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How long ago did you resign from your previous job?
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If that is what actually was the case at the time of resignation, then the employer can potentially still state tat in a reference. So if when you had resigned you were indeed pending these investigations, that is a factually correct statement should they decide to include it in a reference. They do not have to proceed with the investigation to full completion to be able to mention that – in fact if someone is investigated but then resigns midway through the investigation, often the employer may decide not to proceed further as it would be pointless, as the employee is leaving anyway. That does not mean they are now innocent and this is only done for practical reasons.
Saying that, if the reason the investigation was dropped was because the employer has found out that the allegations were unsubstantiated or untrue then they should not mention the statement in a reference as doing so could be negligent and misleading. There is some case law which deals with such situations which I can discuss with you so you know what the courts think about it.
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Thank you. Whilst there is no legal obligation on employers to provide a reference for past employees, if they choose to do so they will automatically owe them a duty to take reasonable care in its preparation. This requires the employer to be accurate in the contents of the reference and ensure it is based on facts, rather than just personal opinion.
Certain principles have been established through case law over the years and the main points can be summarised as follows:
1. In the case of Bartholomew v London Borough of Hackney the employer provided a reference which contained details of disciplinary proceedings which were pending at the time the employee left. The court decided that the employer had not breached its duty of care by providing such a reference as it would have a duty to provide a reference that is true, accurate and fair and does not present facts so as to give a misleading impression overall. Therefore, if the employer had not included details of the disciplinary proceedings it would have failed in its duty to the prospective employer to provide a reference that was not unfair or misleading.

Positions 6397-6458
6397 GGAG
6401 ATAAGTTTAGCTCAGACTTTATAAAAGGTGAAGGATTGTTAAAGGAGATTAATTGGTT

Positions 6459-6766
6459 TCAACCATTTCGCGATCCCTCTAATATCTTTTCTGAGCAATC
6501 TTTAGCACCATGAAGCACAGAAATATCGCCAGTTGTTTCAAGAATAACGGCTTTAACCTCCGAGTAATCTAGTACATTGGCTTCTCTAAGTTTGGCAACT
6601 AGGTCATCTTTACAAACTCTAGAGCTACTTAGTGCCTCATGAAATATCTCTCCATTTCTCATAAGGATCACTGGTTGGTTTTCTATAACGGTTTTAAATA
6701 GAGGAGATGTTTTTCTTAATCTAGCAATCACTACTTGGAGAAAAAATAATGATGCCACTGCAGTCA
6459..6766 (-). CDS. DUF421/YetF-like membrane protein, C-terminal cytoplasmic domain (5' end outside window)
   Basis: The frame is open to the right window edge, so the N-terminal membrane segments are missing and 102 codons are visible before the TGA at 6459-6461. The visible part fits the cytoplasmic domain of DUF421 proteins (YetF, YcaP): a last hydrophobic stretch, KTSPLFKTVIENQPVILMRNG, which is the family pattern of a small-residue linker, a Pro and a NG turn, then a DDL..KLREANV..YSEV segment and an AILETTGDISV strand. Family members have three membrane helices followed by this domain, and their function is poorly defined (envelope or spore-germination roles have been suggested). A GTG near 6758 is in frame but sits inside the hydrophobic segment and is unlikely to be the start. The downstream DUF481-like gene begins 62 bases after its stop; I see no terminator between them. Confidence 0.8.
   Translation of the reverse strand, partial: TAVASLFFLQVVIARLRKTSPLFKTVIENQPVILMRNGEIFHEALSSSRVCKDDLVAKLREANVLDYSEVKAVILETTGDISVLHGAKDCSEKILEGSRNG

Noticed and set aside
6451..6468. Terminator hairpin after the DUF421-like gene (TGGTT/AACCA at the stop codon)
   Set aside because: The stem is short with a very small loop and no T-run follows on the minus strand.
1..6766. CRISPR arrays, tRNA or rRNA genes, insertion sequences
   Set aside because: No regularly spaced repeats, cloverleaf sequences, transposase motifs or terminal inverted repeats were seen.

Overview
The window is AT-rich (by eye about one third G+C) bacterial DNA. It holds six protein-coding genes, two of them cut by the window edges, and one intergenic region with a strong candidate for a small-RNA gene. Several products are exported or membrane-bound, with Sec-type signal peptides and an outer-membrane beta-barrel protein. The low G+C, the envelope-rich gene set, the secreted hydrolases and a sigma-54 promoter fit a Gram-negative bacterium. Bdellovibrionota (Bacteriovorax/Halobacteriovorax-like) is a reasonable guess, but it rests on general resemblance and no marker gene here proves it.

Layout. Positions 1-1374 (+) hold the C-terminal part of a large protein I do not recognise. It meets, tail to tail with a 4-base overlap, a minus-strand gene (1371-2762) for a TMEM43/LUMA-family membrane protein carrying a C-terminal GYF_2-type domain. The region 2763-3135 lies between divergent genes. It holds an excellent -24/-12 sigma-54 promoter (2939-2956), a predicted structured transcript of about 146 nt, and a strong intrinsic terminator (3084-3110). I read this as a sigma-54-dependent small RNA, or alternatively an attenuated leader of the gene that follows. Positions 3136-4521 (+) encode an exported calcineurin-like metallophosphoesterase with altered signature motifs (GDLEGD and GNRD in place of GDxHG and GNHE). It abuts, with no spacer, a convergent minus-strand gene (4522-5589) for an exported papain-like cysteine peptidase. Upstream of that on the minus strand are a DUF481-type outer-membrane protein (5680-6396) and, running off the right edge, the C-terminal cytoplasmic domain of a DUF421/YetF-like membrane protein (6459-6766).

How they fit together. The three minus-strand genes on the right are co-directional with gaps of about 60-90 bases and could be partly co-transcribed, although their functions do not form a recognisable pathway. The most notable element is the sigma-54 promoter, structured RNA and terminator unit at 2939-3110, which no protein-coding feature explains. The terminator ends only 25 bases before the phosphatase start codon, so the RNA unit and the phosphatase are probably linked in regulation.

2. In the later case of Cox v Sun Alliance Life Ltd the employer provided a reference that contained details of an employee's alleged misconduct. However, they did not properly investigate these before providing the reference and the employee challenged the information in it. The court decided that an employer will be negligent in providing a reference that refers to an employee’s misconduct unless the employer had carried out an investigation and had reasonable grounds for believing that the misconduct had taken place. This can be applied to other matters forming part of a reference, not just issues of misconduct.
So if it is obvious that incorrect facts have been relied on, the contents are false or misleading, there may be a potential case for negligence against the employer and this matter could be taken further by seeking compensation in the county court for any damages caused.
yes it is tricky but from a strict legal perspective, you did breach confidentiality when asked not to and were under investigation for it at the time of resignation so the employer could potentially include it. However, you may wish to approach them and just ask that they do not do so - plead with them that there is no need to include this and potentially ruin your career when you have left them and just allowed them to move on